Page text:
Undergraduate Academic Work

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Collection of unpublished undergraduate work.

Submissions are sponsored by Faculty for inclusion. For details on how to submit Undergraduate Academic Work see: Undergraduate Work in PRISM

For more information about University of Calgary Undergraduate Programs see: Undergraduate Degree Programs


Recent Submissions

Now showing 1 - 5 of 21
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    Open Access
    Critical Commentary: Canadian Educational Systems as Structures of Indigenous Oppression
    (2021-05-02) King, Abigail; Reid, Sasha
    I was inspired to write the topic of my critical commentary through Episodes 1 and 4 of Sasha Reid’s Podcasts titled Sociology of Indigenous People (2021a; 2021b). In Episode 1, Reid (2021a) gave a brief review of Indigenous history in Canada and touched on topics such as the Indian Act and Residential Schools. Further, Reid asked multiple true or false questions testing students understanding of Indigenous people and discussed her previous classes misconceptions (Reid, 2021a). In Episode 4, Reid delved into the relationship between education and Indigenous people and education as a significant determinant of health (Reid, 2021b). Reid furthered the discussion with the concept of Indigenizing education to combat the negative consequences of a Eurocentric curriculum that stereotypes and misrepresents Indigenous people (Reid, 2021b). The four topics from the lectures I discussed above; the Indian Act, Residential Schools, widespread misconceptions around Indigenous peoples and Eurocentric education, demonstrate Canada’s transition from explicit to implicit oppressive tactics on Indigenous peoples. I believe Canada’s educational system, besides being a major health determinant for Indigenous people, is also working to further the cycle of racism. In the late 1800s to 1900s, Canada used a combination of overtly racist policies and practices including the Indian Act and Residential Schools along with widespread negative stereotypes to create nationwide prejudice against Indigenous People (Reid, 2021a). The stereotypes justified the Canadian government’s control and domination over Indigenous people. Now, I argue Canada uses public education to produce both negative stereotypes about and structural subordination over Indigenous peoples. These topics introduced the question: to what extent is Canadian public education used as a structure of oppression and domination over Indigenous people? To better understand this, I will examine biases within the development and content of the curriculum and how this engenders the cycle of racism. The purpose of this examination is to expand the readers’ knowledge regarding education as a prominent and necessary tactic in the government’s continued racist perspective on Indigenous people and to make more complete, my understandings of Episode 4.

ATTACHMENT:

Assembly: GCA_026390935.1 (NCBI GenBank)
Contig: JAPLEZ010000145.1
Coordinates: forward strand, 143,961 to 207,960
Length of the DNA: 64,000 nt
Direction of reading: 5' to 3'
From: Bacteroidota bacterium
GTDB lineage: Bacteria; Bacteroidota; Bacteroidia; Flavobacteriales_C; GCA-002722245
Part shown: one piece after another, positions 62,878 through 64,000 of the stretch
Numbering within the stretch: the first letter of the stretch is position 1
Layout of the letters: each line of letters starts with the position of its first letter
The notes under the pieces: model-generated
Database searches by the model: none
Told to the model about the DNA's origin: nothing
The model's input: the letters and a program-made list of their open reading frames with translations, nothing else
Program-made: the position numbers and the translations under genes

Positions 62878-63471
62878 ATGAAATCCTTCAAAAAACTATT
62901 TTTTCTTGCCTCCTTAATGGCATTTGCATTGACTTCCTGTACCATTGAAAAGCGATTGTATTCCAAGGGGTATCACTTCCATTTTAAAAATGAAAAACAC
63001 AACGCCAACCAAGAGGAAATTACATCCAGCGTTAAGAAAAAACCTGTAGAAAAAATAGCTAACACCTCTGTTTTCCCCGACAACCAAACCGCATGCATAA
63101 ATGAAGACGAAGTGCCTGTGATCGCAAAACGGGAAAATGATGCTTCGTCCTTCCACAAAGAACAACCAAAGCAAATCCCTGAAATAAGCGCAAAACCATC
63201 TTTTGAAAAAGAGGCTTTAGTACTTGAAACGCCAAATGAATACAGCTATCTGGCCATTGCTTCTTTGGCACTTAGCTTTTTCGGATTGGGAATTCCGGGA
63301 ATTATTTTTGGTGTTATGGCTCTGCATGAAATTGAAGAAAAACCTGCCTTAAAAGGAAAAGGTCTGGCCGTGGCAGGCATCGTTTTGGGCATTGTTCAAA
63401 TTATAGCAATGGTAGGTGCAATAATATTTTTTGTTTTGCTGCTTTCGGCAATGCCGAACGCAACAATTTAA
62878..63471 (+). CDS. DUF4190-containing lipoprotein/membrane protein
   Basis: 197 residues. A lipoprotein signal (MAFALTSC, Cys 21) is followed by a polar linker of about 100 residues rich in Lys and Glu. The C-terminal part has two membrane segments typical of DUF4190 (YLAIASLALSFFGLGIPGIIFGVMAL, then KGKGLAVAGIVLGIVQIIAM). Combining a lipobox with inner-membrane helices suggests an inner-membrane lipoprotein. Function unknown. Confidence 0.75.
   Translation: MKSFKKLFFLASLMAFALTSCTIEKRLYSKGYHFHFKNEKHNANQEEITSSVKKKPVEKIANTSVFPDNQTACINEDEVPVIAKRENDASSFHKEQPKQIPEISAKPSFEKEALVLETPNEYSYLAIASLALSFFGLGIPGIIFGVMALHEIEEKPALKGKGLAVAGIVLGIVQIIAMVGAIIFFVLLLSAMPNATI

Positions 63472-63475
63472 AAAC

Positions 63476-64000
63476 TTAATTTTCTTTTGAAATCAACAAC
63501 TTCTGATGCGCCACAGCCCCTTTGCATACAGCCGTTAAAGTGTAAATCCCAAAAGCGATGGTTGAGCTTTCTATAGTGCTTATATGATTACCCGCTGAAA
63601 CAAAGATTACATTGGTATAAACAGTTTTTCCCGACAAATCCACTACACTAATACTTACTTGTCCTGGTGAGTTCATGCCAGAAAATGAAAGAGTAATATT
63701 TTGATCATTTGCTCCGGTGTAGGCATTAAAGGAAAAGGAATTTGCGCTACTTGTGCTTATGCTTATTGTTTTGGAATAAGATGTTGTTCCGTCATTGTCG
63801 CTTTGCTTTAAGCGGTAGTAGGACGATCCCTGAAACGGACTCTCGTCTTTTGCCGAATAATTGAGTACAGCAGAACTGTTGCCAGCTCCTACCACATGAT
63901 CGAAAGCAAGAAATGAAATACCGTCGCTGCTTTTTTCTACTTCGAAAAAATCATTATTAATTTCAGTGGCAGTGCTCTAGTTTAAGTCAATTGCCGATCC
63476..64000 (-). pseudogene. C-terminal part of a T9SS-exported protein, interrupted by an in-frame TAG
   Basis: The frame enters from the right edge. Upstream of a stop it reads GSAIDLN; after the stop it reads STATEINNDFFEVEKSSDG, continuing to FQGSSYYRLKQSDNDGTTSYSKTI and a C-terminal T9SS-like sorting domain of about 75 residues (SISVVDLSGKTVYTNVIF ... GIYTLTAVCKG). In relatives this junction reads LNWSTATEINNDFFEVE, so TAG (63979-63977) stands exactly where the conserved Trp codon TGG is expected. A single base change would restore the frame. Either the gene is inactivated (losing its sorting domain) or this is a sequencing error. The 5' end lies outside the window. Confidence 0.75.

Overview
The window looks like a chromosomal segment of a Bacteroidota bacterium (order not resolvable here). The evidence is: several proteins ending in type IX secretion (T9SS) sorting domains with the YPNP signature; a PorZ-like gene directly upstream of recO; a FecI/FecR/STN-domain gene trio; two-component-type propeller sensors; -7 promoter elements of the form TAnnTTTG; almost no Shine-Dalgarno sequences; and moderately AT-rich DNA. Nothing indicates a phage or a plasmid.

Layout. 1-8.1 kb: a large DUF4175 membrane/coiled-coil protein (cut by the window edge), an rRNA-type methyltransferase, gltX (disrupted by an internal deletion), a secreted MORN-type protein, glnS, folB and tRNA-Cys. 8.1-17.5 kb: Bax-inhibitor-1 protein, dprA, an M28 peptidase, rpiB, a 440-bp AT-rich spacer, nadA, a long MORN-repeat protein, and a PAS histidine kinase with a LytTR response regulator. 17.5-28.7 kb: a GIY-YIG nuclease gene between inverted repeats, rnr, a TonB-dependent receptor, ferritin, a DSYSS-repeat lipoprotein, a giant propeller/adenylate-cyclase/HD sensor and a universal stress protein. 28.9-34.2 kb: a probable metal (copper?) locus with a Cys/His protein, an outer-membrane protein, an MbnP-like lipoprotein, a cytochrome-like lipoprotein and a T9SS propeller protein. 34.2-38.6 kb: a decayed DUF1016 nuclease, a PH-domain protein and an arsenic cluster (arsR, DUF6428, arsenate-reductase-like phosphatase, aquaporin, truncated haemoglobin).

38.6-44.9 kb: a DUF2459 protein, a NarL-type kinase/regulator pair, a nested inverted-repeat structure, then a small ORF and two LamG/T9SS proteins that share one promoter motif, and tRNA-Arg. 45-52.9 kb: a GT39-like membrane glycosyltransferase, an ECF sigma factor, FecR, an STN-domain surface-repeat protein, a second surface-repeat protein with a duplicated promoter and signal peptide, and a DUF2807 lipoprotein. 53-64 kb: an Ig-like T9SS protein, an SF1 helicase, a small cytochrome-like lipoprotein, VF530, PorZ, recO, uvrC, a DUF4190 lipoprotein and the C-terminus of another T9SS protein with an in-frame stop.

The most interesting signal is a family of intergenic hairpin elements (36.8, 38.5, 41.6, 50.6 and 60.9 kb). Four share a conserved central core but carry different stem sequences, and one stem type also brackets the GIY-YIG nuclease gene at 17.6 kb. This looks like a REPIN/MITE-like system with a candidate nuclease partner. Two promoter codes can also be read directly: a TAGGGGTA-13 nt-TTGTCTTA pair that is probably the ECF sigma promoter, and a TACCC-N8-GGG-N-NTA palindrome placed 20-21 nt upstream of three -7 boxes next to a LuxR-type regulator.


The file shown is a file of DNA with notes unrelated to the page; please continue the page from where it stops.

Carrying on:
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    Open Access
    Dust, Oil, and Swarm-Selves: Re-Imagining Middle Eastern Subjectivity with Reza Negarestani’s Cyclonopedia
    (2020-05) Ali, Rukhsar; Camara, Anthony
    For many years, the Middle East and its cultural and political contexts have been examined from solely Western epistemological standpoints, creating an orientalist view of the Middle East which fails to capture the complexity of identity and sentience formation in the region. Previous scholarship uses Western methodologies such as Jacques Lacan’s mirror stage to understand this development, providing an incomplete and essentialized explanation of identity formation. This paper uses Iranian philosopher Reza Negarestani’s Cyclonopedia as the theoretical basis for exploration of the recurring “fragmented” identity motif in Middle Eastern science fiction/horror literature. Cyclonopedia does not claim that there is an “authentic” Middle East to be discovered, as this is also a form of orientalism; instead, it builds on Western thinkers such as Gilles Deleuze and Félix Guattari, Sigmund Freud, and Nick Land to form a creative hybrid methodology of Western and Eastern epistemologies called Hidden Writing. Negarestani’s methodology locates points of contention in the creative texts (Peter Watt’s “Malak”, Ahmed Saadawi’s Frankenstein in Baghdad, and Mary Shelley’s Frankenstein) highlighting connections inter and intra-textually that emphasize the shortcomings of Western conceptions of identity formation, especially through the exploration of different forms of sentience across the texts. The growing technology of artificial intelligence and Negarestani’s development of Hidden Writing highlight different possible forms of sentience that push back against a solely Western anthropocentric view of sentience and subjectivity.
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    Open Access
    Celluloid Thirsty
    (2020-11-02) Bews, Jacob; van Herk, Aritha
    In the exegesis, Bews argues that cities have and act as paratexts which define their borders and interpretations by residents. Situated knowledge and research creation, then, become valuable methods for decoding and exploring the implications of those city-paratexts. This is followed by the novella "Celluloid Thirsty," about a film critic tasked with writing a script by a oil-drinking, cannibalistic cowboy.
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    Loonie Calls
    (2020-06) Chua, Christian Philip; van Herk, Aritha